The International System of Units, known by the international abbreviation SI in all languages and sometimes pleonastically as the SI system, is the modern form of the metric system and the world's most widely used system of measurement. Established and maintained by the General Conference on Weights and Measures (CGPM), it is the only system of measurement with an official status in nearly every country in the world, employed in science, technology, industry, and everyday commerce. The SI comprises a coherent system of units of measurement starting with seven base units, which are the second (symbol s, the unit of time), metre (m, length), kilogram (kg, mass), ampere (A, electric current), kelvin (K, thermodynamic temperature), mole (mol, amount of substance), and candela (cd, luminous intensity). The system can accommodate coherent units for an unlimited number of additional quantities. These are called coherent derived units, which can always be represented as pr ... [...More Info...] [...Related Items...] OR: [Wikipedia] [Google] [Baidu] 

Decimal
The decimal numeral system (also called the baseten positional numeral system and denary or decanary) is the standard system for denoting integer and noninteger numbers. It is the extension to noninteger numbers of the Hinduâ€“Arabic numeral system. The way of denoting numbers in the decimal system is often referred to as ''decimal notation''. A ''decimal numeral'' (also often just ''decimal'' or, less correctly, ''decimal number''), refers generally to the notation of a number in the decimal numeral system. Decimals may sometimes be identified by a decimal separator (usually "." or "," as in or ). ''Decimal'' may also refer specifically to the digits after the decimal separator, such as in " is the approximation of to ''two decimals''". Zerodigits after a decimal separator serve the purpose of signifying the precision of a value. The numbers that may be represented in the decimal system are the decimal fractions. That is, fractions of the form , where is an integer, and ... [...More Info...] [...Related Items...] OR: [Wikipedia] [Google] [Baidu]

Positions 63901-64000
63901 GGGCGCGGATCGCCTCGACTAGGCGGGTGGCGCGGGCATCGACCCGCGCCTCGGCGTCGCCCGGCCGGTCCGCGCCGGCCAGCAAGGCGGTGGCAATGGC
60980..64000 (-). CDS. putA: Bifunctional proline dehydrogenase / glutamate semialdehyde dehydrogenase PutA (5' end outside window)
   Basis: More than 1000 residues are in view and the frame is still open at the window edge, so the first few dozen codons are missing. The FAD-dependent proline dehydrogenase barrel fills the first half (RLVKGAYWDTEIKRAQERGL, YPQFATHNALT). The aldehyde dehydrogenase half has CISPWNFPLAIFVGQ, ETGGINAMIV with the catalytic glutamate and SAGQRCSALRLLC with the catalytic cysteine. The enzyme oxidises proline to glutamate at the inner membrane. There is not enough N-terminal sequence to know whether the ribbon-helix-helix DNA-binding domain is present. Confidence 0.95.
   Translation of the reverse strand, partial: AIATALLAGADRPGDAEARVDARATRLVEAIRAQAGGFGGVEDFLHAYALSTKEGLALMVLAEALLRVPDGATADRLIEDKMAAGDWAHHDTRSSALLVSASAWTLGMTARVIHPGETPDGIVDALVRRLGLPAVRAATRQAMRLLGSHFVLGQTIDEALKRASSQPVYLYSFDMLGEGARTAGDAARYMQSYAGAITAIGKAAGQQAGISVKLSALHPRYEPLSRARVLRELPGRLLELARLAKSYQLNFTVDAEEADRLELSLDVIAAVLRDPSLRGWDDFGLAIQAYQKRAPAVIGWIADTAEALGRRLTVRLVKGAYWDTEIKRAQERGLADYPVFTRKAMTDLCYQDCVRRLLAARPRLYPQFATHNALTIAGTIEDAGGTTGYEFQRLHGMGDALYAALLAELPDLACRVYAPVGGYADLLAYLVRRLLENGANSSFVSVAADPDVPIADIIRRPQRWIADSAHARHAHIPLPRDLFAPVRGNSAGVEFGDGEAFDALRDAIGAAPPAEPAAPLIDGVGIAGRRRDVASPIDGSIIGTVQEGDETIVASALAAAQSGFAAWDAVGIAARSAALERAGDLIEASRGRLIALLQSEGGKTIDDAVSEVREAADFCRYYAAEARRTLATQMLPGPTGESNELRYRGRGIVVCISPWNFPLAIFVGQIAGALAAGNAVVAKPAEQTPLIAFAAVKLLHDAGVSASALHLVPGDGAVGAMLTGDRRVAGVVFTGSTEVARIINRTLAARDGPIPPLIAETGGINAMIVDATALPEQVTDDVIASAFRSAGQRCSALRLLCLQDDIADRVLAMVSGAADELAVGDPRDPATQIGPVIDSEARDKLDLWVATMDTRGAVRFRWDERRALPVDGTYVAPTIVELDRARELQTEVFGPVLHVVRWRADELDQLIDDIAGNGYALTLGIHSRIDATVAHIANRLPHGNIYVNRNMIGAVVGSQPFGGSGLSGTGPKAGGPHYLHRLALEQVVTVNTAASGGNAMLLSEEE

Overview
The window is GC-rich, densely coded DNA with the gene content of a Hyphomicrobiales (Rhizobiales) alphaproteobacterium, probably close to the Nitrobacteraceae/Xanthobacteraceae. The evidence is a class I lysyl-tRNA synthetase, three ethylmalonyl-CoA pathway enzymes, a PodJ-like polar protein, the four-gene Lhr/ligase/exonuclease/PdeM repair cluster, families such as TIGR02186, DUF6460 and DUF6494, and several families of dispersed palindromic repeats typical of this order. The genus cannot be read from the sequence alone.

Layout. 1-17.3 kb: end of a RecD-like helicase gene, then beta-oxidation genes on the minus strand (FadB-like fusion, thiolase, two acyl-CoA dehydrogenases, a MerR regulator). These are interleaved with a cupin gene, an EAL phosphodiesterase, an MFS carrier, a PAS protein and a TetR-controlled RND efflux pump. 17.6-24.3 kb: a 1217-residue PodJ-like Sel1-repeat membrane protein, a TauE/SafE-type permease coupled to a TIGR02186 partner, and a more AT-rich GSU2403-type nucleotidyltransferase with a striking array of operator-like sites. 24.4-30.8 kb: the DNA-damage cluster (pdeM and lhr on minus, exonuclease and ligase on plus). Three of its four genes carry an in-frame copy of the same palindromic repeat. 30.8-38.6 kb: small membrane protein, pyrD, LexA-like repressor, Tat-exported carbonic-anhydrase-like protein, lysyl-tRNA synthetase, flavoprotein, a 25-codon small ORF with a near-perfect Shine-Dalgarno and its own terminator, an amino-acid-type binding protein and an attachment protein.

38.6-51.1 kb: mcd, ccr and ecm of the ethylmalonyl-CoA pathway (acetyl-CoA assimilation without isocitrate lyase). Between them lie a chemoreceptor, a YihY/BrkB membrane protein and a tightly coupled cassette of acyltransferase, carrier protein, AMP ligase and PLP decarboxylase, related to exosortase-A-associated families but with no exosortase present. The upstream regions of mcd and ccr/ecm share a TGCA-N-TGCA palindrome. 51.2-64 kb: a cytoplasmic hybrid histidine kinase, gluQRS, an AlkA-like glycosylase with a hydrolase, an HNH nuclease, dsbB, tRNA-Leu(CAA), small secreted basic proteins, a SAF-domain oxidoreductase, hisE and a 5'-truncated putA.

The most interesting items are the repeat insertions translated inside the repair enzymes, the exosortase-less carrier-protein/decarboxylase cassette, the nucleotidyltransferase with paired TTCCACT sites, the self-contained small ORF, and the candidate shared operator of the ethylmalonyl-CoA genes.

Ideal (ring Theory)
In ring theory, a branch of abstract algebra, an ideal of a ring is a special subset of its elements. Ideals generalize certain subsets of the integers, such as the even numbers or the multiples of 3. Addition and subtraction of even numbers preserves evenness, and multiplying an even number by any integer (even or odd) results in an even number; these closure and absorption properties are the defining properties of an ideal. An ideal can be used to construct a quotient ring in a way similar to how, in group theory, a normal subgroup can be used to construct a quotient group. Among the integers, the ideals correspond oneforone with the nonnegative integers: in this ring, every ideal is a principal ideal consisting of the multiples of a single nonnegative number. However, in other rings, the ideals may not correspond directly to the ring elements, and certain properties of integers, when generalized to rings, attach more naturally to the ideals than to the elements of the ... [...More Info...] [...Related Items...] OR: [Wikipedia] [Google] [Baidu] 

Unit Fraction
A unit fraction is a rational number written as a fraction where the numerator is one and the denominator is a positive integer. A unit fraction is therefore the reciprocal of a positive integer, 1/''n''. Examples are 1/1, 1/2, 1/3, 1/4, 1/5, etc. Arithmetic Elementary arithmetic Multiplying any two unit fractions results in a product that is another unit fraction: \frac1x \times \frac1y = \frac1. However, adding, subtracting, or dividing two unit fractions produces a result that is generally not a unit fraction: \frac1x + \frac1y = \frac \frac1x  \frac1y = \frac \frac1x \div \frac1y = \frac. Modular arithmetic In modular arithmetic, unit fractions can often be converted into equivalent integers using a calculation based on greatest common divisors. In turn, this conversion can be used to simplify division operations in modular arithmetic, by transforming them into equivalent multiplication operations. Specifically, consider the problem of dividing by a value x modulo y. ... [...More Info...] [...Related Items...] OR: [Wikipedia] [Google] [Baidu] 

Yard (unit)